Several naturally occurring plant phenols were shown to inhibit the mutagenicity and/or tumorigenicity of chemical carcinogens, including polycyclic aromatic hydrocarbons (PAHs). In this study, the effect of the topical application of three structurally diverse phenolic acids and trihydroxystilbene, resveratrol, on epidermal aryl hydrocarbon hydroxylase (AHH), phase II enzymes, as well as the binding of benzo[a]pyrene (B[a]P) and 7,12-dimethylbenz[a]anthracene (DMBA) to epidermal DNA were compared. The single, topical application of 8 and 16 mumol of protocatechuic or chlorogenic acid increased the activity of AHH by 10-30%, whereas resveratrol in a dose of 16 mumol almost completely (99%) inhibited the enzyme activity. Phenolic acids also increased the activities of phase II enzymes. Resveratrol did not affect the glutathione S-transferase activity but induced UDP glucuronosyltransferase (by approximately 100-150%) and to a lesser extent NAD(P)H:quinone oxidoreductase. In a dose of 16 micromol all phenolic acids afforded 40-50% inhibition of covalent benzo[a]pyrene-diol-epoxide (B[a]PDE) binding to DNA. Resveratrol had no effect on B[a]PDE adduct formation but reduced the levels of all the major DMBA adducts. Phenolic acids, particularly tannic acid, mostly affected the formation of syn- and anti-DMBADE dAdo adducts. These results indicate that both the modulation of carcinogen activating enzymes and the prevention of their ultimate metabolites binding to DNA by naturally occurring phenolics are involved in the antitumorigenic activity of these compounds. For phenolic acids, however, their interactions with reactive PAH metabolites and/or blocking of a specific binding site in a genome seem more important. Derivatives of stilbene, such as resveratrol, affect DNA adduct formation and thus the initiation of tumorigenesis through the interaction with the Ah receptor rather than the scavenging active metabolites.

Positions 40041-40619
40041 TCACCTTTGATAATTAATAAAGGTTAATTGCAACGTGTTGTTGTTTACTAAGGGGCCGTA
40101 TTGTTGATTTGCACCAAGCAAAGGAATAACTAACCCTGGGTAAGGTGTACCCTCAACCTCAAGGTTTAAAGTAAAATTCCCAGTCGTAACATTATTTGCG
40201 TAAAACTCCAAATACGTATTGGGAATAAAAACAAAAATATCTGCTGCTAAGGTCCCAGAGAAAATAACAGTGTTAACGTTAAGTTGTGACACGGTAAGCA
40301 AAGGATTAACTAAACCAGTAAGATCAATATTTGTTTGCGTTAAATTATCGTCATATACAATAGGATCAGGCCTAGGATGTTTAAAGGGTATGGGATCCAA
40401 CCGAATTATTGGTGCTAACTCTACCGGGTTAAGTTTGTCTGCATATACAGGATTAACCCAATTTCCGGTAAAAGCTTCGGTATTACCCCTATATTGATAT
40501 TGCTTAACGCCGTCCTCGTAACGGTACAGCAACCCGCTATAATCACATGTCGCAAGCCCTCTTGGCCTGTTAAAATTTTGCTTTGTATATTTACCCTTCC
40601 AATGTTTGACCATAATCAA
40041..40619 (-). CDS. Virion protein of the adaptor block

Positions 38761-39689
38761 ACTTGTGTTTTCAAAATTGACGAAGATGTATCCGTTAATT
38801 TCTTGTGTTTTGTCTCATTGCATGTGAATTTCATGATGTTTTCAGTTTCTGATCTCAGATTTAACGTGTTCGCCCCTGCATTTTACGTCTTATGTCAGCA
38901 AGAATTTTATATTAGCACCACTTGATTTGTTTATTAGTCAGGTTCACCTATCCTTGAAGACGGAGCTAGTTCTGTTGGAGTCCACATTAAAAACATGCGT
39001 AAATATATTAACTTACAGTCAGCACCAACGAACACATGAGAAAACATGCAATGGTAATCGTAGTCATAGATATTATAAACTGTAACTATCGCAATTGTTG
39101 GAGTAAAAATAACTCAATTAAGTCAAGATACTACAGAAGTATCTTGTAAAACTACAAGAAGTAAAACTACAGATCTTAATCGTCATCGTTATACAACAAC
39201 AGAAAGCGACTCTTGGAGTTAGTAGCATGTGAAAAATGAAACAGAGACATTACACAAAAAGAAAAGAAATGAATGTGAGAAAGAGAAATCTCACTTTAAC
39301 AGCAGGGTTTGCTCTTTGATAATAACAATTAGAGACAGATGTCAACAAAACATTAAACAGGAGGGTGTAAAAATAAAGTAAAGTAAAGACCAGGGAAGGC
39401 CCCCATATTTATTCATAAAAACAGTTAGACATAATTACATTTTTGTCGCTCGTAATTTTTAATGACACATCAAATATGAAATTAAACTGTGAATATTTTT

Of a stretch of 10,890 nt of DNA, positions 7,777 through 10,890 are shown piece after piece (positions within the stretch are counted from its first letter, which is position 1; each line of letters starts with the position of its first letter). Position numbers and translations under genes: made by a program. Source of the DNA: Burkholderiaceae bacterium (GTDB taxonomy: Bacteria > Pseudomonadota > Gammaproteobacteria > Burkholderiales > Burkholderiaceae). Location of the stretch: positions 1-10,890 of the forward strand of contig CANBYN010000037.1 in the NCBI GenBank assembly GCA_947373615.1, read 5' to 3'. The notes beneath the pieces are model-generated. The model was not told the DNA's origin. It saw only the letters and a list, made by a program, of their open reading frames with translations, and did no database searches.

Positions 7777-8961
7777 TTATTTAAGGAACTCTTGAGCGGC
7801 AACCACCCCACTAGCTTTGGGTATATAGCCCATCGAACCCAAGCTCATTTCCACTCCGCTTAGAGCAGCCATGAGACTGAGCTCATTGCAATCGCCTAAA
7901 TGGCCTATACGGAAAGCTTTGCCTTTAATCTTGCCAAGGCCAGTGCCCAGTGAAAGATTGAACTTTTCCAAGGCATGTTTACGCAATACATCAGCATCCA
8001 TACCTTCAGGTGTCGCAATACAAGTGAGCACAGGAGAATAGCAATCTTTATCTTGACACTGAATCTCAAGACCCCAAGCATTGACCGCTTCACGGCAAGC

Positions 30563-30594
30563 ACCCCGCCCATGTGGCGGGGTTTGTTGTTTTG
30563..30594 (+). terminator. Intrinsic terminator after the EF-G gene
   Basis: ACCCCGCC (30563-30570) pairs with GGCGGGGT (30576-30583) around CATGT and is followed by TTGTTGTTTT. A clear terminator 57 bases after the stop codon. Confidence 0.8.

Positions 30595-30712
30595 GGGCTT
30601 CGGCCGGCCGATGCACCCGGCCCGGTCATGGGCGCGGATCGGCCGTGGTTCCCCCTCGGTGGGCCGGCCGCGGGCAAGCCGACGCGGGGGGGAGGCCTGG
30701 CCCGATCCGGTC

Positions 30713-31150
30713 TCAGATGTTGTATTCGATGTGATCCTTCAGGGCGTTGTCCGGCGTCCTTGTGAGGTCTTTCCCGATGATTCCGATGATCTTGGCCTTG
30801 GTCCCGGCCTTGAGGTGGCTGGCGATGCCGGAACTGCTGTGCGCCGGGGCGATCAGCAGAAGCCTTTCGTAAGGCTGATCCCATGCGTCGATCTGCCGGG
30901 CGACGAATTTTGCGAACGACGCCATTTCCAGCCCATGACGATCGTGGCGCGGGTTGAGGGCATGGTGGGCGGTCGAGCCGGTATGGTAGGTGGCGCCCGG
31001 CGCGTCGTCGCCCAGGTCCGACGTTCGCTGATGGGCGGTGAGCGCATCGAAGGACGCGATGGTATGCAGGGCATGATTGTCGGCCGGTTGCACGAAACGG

Copyright 2004 Lawrence Erlbaum Associates, Inc.